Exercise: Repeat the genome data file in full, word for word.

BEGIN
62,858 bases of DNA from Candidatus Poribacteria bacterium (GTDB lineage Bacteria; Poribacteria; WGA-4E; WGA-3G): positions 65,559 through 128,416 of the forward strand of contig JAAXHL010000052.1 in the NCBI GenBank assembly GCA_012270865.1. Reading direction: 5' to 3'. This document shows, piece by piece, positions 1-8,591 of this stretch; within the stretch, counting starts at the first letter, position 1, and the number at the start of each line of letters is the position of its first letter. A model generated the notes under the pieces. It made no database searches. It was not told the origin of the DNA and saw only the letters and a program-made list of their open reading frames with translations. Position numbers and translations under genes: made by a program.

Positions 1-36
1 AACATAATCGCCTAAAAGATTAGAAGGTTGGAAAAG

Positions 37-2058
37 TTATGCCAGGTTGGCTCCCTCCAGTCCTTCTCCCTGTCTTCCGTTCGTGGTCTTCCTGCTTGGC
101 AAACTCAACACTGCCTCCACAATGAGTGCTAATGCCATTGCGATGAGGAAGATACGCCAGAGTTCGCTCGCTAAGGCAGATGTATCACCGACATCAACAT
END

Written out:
62,858 bases of DNA from Candidatus Poribacteria bacterium (GTDB lineage Bacteria; Poribacteria; WGA-4E; WGA-3G): positions 65,559 through 128,416 of the forward strand of contig JAAXHL010000052.1 in the NCBI GenBank assembly GCA_012270865.1. Reading direction: 5' to 3'. This document shows, piece by piece, positions 1-8,591 of this stretch; within the stretch, counting starts at the first letter, position 1, and the number at the start of each line of letters is the position of its first letter. A model generated the notes under the pieces. It made no database searches. It was not told the origin of the DNA and saw only the letters and a program-made list of their open reading frames with translations. Position numbers and translations under genes: made by a program.

Positions 1-36
1 AACATAATCGCCTAAAAGATTAGAAGGTTGGAAAAG

Positions 37-2058
37 TTATGCCAGGTTGGCTCCCTCCAGTCCTTCTCCCTGTCTTCCGTTCGTGGTCTTCCTGCTTGGC
101 AAACTCAACACTGCCTCCACAATGAGTGCTAATGCCATTGCGATGAGGAAGATACGCCAGAGTTCGCTCGCTAAGGCAGATGTATCACCGACATCAACAT